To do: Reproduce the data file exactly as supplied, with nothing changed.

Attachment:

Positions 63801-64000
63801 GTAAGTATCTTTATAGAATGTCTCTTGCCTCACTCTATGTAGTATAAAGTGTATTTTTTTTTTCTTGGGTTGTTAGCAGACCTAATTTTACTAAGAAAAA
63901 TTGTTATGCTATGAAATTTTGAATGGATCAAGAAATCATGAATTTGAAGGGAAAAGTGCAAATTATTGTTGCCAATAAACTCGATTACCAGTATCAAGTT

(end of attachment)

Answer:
Positions 63801-64000
63801 GTAAGTATCTTTATAGAATGTCTCTTGCCTCACTCTATGTAGTATAAAGTGTATTTTTTTTTTCTTGGGTTGTTAGCAGACCTAATTTTACTAAGAAAAA
63901 TTGTTATGCTATGAAATTTTGAATGGATCAAGAAATCATGAATTTGAAGGGAAAAGTGCAAATTATTGTTGCCAATAAACTCGATTACCAGTATCAAGTT